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Oil painting - Rocky Coast near Le Havre: Sunset
  • Rocky Coast near Le Havre: Sunset
    Lepoittevin, Eugène Modeste Edmond, born 1806 - died 1870
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Rocky Coast near Le Havre: Sunset

  • Object:

    Oil painting

  • Place of origin:

    Paris (probably, painted)

  • Date:

    1839 (painted)

  • Artist/Maker:

    Lepoittevin, Eugène Modeste Edmond, born 1806 - died 1870 (painter (artist))

  • Materials and Techniques:

    Oil on canvas

  • Credit Line:

    Bequeathed by Rev. Chauncey Hare Townshend

  • Museum number:

    1570-1869

  • Gallery location:

    In Storage

Eugène Lepoittevin (1806-1870) was born in Paris where he trained under Louis Hersent (1777-1860) and Auguste-Xavier Leprince (1799-1826). He was a prolific landscape painter and lithographer and exhibited regularly in the Salon in Paris from 1831. He travelled in England, the Netherlands, France and Italy. He borrowed from wide-ranging sources and mainly produced landscapes, history paintings and a famous Album de diableries.

This painting is a fine example of Lepoittevin's seascapes executed during the 1830s probably after he travelled to the Netherlands. The composition relies in fact on earlier Dutch examples such as the paintings of Jan van Goyen (1596-1656). These earlier models were newly explored in the first half of the 19th century as they display a direct observation of the natural world in which the Romantics were interested in their opposition to academic art.

Physical description

A rocky coast at sunset with a sailing boat in the middle distance.

Place of Origin

Paris (probably, painted)

Date

1839 (painted)

Artist/maker

Lepoittevin, Eugène Modeste Edmond, born 1806 - died 1870 (painter (artist))

Materials and Techniques

Oil on canvas

Marks and inscriptions

'ELP [in monogram] 1839'
Signed and dated by the artist, lower left

Dimensions

Height: 27.3 cm estimate, Width: 35.5 cm estimate, :

Object history note

Rev. Chauncey Hare Townshend, listed in the 1868 post-mortem register of the contents of his London house (V&A R/F MA/1/T1181) in the 'Fossil and Mineral Room. Front' (?) as 'An Oil on canvas. Rocky Coast-near Havre? By E. Poittevin. In Frame. Signed with Initials, French. Present Cent.y. H. 10 ¾ in., W. 1 ft. 2 in.'; Bequeathed by Rev. Chauncey Hare Townshend, 1868.
Bequeathed by Rev. Chauncey Hare Townshend, 1868.

Historical significance: This painting is a fine example of Lepoittevin's seaviews. It depicts a rocky coast near Le Havre at sunset. The spacious, horizontal format and pictorial rendering of a diffuse sunset light is reminiscent of Dutch landscape paintings of the 17th century. Lepoittevin was particularly influenced by Dutch paintings in the 1830s, especially after he travelled to the Netherlands.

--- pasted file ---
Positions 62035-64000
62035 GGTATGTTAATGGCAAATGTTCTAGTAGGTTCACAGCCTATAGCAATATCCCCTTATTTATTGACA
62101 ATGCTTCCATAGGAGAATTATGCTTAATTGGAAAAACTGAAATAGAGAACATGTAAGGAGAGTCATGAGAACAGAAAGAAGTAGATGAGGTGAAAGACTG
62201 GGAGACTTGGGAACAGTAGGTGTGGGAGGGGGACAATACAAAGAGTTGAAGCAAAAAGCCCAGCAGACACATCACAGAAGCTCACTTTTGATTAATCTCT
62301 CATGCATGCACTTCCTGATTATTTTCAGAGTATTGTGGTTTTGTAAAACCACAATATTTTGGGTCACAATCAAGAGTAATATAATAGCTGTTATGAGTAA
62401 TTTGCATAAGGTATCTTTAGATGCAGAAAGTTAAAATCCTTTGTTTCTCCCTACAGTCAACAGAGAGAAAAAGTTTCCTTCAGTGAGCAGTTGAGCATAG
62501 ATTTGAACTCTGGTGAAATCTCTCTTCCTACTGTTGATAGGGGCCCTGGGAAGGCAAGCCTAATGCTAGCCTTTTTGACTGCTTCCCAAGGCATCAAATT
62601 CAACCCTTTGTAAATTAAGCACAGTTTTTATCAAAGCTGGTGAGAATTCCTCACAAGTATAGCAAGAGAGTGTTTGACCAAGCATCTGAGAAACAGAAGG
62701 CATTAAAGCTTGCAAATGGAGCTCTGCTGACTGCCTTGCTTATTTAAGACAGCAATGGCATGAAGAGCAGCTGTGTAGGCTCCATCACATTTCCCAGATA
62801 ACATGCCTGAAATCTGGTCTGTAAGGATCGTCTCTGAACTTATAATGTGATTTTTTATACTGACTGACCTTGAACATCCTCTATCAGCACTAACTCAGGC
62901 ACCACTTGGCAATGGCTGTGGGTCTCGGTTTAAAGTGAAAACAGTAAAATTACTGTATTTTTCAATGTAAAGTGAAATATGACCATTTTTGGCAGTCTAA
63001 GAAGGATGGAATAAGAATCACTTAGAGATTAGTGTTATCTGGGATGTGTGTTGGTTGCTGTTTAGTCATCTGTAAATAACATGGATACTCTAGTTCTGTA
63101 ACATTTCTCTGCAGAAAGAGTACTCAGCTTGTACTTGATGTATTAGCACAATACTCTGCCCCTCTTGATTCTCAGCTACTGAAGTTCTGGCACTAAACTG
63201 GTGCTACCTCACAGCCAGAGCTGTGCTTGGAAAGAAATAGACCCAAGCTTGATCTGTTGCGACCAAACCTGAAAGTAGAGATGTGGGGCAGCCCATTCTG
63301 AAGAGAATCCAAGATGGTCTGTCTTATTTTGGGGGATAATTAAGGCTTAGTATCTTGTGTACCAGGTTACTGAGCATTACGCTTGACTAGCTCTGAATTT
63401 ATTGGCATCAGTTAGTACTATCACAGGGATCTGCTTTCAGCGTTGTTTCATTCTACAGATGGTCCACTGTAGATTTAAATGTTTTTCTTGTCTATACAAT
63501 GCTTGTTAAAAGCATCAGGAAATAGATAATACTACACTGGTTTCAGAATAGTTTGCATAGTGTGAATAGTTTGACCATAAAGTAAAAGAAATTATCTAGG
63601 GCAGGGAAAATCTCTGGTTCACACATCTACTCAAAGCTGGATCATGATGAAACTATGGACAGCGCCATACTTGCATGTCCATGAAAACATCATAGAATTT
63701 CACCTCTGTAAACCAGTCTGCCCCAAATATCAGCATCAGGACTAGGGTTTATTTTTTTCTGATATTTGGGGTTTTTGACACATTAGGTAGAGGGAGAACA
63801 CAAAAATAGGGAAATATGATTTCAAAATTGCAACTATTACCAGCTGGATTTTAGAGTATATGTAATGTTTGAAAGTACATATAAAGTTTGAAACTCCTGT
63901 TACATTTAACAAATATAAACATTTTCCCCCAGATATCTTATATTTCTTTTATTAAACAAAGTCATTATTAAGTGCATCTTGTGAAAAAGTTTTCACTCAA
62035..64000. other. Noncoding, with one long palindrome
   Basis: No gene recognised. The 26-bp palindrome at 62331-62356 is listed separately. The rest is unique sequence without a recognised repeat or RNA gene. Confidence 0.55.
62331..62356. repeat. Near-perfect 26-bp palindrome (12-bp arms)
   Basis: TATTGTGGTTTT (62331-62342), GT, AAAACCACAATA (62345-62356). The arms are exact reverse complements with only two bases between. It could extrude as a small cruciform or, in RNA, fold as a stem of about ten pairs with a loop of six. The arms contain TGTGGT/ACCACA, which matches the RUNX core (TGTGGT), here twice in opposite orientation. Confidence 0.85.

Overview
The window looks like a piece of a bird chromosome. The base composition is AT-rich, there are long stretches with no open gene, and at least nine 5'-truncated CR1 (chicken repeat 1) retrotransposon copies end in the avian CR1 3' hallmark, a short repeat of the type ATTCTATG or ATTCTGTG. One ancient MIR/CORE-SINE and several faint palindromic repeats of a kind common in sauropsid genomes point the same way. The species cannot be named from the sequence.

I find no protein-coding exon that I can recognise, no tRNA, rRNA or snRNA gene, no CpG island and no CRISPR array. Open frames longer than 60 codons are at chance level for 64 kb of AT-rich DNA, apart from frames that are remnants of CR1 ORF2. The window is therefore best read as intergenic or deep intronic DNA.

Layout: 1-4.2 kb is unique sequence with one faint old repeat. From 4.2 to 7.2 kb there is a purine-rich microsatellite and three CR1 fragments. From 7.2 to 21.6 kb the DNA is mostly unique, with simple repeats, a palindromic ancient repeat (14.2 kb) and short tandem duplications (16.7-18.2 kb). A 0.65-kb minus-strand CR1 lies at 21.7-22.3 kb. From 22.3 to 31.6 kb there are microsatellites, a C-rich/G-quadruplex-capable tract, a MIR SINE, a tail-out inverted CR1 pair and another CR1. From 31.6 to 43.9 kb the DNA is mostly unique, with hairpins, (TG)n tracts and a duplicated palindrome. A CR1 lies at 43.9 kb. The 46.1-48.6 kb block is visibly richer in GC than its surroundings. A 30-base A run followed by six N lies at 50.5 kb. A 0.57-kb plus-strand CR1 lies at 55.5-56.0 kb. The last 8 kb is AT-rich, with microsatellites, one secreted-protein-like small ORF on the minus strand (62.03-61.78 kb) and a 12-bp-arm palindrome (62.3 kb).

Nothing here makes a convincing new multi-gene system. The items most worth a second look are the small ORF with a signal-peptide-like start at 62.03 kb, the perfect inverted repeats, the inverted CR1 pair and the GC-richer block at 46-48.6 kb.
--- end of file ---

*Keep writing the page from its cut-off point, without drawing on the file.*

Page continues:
The compositional formula is dominated by three pinnacles in the middle distance, bathed in the shade, set against the waning sunset light. These elements provide the picture with a sense of mystery, typical of the Romantic imagery.
Comparable subjects by Lepoittevin include Fisherman waving at a boat from the shore, Port-en-Bessin, dated 1832, and A Family on the seashore, dated 1846, both in the Musée maritime de l'Ile Tatihou, Saint-Vaast-la-Hougue.
Lepoittevin is often compared with the Romantic painter Eugène Isabey (1803-1886) whose oeuvre includes similar compositions such as Boat at Moon Light, Musée National Magnin, Dijon.
This painting was hung in the Fossil and Mineral Room in the Rev Townshend's house in London.

Historical context note

19th-century French art is marked by a succession of movements based on a more or less close relationship with nature. At the beginning of the century, Romantic artists were fascinated by nature they interpreted as a mirror of the mind. They investigated human nature and personality, the folk culture, the national and ethnic origins, the medieval era, the exotic, the remote, the mysterious and the occult. This movement was heralded in France by such painter as Eugène Delacroix (1798-1863). In its opposition to academic art and its demand for a modern style Realism continued the aims of the Romantics. They assumed that reality could be perceived without distortion or idealization, and sought after a mean to combine the perception of the individual with objectivity. This reaction in French painting against the Grand Manner is well represented by Gustave Courbet (1819-1877) who wrote a 'Manifesto of Realism', entitled Le Réalisme published in Paris in 1855. These ideas were challenged by the group of the Barbizon painters, who formed a recognizable school from the early 1830s to the 1870s and developed a free, broad and rough technique. They were mainly concerned by landscape painting and the rendering of light. The works of Narcisse Virgile Diaz de la Peña (1807-1876), Jules Dupré (1811-1889), Théodore Rousseau (1812-1867), Constant Troyon (1810-1865) and Jean-François Millet (1814-1875) anticipate somehow the plein-air landscapes of the Impressionists.

Descriptive line

Oil painting, 'Rocky Coast near Le Havre: Sunset', Eugène Modeste Edmond Lepoittevin, 1839

Bibliographic References (Citation, Note/Abstract, NAL no)

Kauffmann, C.M. Catalogue of Foreign Paintings, II. 1800-1900 , London: Victoria and Albert Museum, 1973, p. 63, cat. no. 136.
List of Objects in the Art Division, South Kensington Museum, acquired during the year 1869, London, 1870, p. 110.

Materials

Oil paint; Canvas

Techniques

Oil painting

Categories

Paintings

Collection

Prints, Drawings & Paintings Collection

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